Vegan Kale Pesto Recipe:
- 1/2 cup pine nuts
- 1/2 cup pistachios
- 1 cup fresh basil leaves
- 1 cup kale leaves
- 2 garlic cloves
- 1/2 cup olive oil
- Juice of 1/2 lemon
- 2 teaspoons nutritional yeast
- salt & pepper to taste
What are you eating in this heat?
Here is my simple summer dinner - boiled corn, sauted broccoli rabe, cold soba noodles (100% gluten free buckwheat noodles) and no-cook tofu avocado salad.
The beauty of this dinner is I used the same dressing for the soba noodles and tofu salad. I sprinkled sesame seeds and furikake after I tossed in the dressing. Super coolicious!
Here is the recipe for the dressing:
I always have 1 or 2 protein dishes and whole grains in the fridge so weeknight cooking means only making veggies, which takes from 5-15 minutes!
Here is a really easy way to use up your cooked rice. I would add in defrosted shelled edamame, grated carrots, leftover grilled veggies or any boxed baby arugula or spinach I have on hand. I put together a simple vinaigrette - 2 parts sesame oil, 2 parts vinegar (red wine or rice vinegar), 1 part maple syrup with a sprinkle of salt. Mix it all up, throw in some pistachios or chopped cashews and serve!
I cooked a big pot of green lentils, made a delicious salad out of it but was kind of bored eating it as a salad again the next day. So I thought soup and found a perfect clean-out-your-fridge type recipe from Kitchn! I simplified the recipe and improvised based on the veggie scraps I had in the fridge at the time. You really can't go wrong with it!
If you do not have cooked lentils, simply use more stock and cook the dried green lentils for an extra 15-20 minutes, until they are cooked through but not falling apart. Learn how to make a big pot of green lentils here.
I have been cooking dried black beans from scratch in my Instant Pot for about a year and might have perfected this recipe!
My default meal is stir fries. Not only can I finish all the wilting leftover veggies in the fridge, it is also the easiest way to eat the biggest variety of veggies in one sitting, what elementary school children are taught to do - eat a rainbow a day!
Because almost everything goes when it comes to stir fries, I will not give you an exact recipe, but a formula of success:
Protein (meat or plant-based) + crunchy veggies + mushrooms + greens + basic seasonings
In this stir fry, tofu is my protein of choice. When you empty a tofu cube from the box, make sure you dry it off. I like to brown my tofu in a non-stick or cast iron pan on all sides for a few minutes.
Then I throw in a few drops of tamari, toss to coat the tofu cubes and set them aside.
My crunchy veggies are red bell peppers, sugar snap peas and carrots. The mushrooms I am using are shitake and buna-shimeji, which is also called the beech mushroom and the brown clam shell mushroom.
The greens I am using are a few leftover broccoli rabe stems and baby spinach straight out of the bag.
My go to seasonings are tamari, garlic, ginger, salt, garlic flakes, mushroom powder. Sometimes I use all of them, sometimes just a few.
To make the stir fry, warm olive oil in a pan, add ginger and garlic mix.
Toss in crunchy veggies mix.
Add mushroom mix. Add salt, mushroom powder.
Throw in greens. Sprinkle a little more garlic flakes or seasoning of choice.
Toss in browned tofu.
Season with tamari to taste. Sometimes I drizzle a few drops of maple syrup to give it a touch of sweetness.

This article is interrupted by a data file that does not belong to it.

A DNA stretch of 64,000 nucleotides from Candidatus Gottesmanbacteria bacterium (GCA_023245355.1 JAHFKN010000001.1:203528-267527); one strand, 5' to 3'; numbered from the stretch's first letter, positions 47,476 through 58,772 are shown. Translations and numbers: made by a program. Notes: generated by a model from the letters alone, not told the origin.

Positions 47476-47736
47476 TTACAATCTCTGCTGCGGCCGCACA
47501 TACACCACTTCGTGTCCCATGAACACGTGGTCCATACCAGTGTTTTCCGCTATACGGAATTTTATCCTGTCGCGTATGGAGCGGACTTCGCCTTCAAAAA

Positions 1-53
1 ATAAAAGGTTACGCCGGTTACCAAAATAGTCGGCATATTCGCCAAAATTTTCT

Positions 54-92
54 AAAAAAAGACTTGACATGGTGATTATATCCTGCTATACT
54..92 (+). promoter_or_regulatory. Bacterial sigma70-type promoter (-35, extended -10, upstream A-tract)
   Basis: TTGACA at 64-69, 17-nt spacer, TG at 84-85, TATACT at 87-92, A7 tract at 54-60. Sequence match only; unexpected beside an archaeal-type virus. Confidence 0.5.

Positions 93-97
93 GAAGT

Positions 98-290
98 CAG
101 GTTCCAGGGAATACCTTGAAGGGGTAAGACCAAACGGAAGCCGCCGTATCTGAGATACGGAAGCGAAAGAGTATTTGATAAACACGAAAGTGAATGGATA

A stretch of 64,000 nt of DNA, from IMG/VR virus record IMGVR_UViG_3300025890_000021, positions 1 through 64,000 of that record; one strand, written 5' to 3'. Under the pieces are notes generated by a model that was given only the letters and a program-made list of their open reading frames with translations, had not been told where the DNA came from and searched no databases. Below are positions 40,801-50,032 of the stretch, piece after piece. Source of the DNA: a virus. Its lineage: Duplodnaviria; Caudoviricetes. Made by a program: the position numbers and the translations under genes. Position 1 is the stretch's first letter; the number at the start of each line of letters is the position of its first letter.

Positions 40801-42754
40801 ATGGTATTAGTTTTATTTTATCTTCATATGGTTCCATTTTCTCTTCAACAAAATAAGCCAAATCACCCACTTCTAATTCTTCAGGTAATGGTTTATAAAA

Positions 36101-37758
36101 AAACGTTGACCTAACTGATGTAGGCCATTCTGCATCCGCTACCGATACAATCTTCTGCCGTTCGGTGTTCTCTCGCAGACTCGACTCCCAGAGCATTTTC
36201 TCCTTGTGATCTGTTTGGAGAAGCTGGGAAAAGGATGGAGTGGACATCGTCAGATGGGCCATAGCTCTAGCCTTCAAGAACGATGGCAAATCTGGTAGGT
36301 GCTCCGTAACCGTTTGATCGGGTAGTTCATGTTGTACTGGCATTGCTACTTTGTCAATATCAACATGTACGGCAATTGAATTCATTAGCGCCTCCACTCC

All ready to go! The simplest dish you can throw together with any random ingredients on a whim!
What is your stir fry formula? What works for you?
Spring has finally arrived! Seeing the tiny green buds once again bursting out of the many trees in my neighborhood, I am reminded that the greens-eating season has officially begun.
What comes to your mind when I mention eating greens? Green salads? Green juices? Or maybe green smoothies?
Let me share one green secret with you - green soups. I survived the cold winter months by making variations of green soups to supplement my greens intake when eating a green salad just seemed too cold and unappealing. Green soups are like the savory versions of green smoothies - you can pack almost any green veggies in them. All you need is a blender or food processor to puree the ingredients into a smooth paste. Believe it or not, you don't even have to add dairy or potatoes to achieve the desired creamy texture.
It is such an awesome way to add greens to my diet that I will for sure keep drinking them as cold gazpacho soups way into the hot summer months!
Broccoli Fennel Soup (based on Susan Blum's recipe)
Zucchini Pea Soup with Dill (based on Amy Chaplin's recipe)
To make this classic spicy tofu dish you can find all the ingredients in any grocery stores except 2 - Chinese fermented black beans and hoisin sauce.
First let's talk about the dried fermented black beans. They are a staple in a Chinese kitchen. I remember growing up my mom would steam fish or clams, cook green beans, make chicken rice or practically anything with them. The salty, umami flavor they lend to any dish makes them one of the most versatile ingredients in Chinese cooking. Good news is you can get them from any Chinese grocery stores or even order them from Amazon.
To make a black bean sauce, I usually put about a tablespoon of fermented black beans in a mortor, add 1 or 2 tablespoons of hot water and use a pestle to crush the mixture into a lumpy paste.
Now let's talk about hoisin sauce. You can pick up store bought hoisin sauce but I have yet to find a clean product that doesn't contain refined sugars and artificial ingredients. Good news is you can make your own. It really is simple and delicious! Once you've made a batch, you can throw it in stir fries or use it as a marinade or dipping sauce for anything. Check out my recipe here.
Now you're ready to make this delicious dish! A lot of the sauces and spices can be adjusted to your taste, so don't freak out over the exact amount!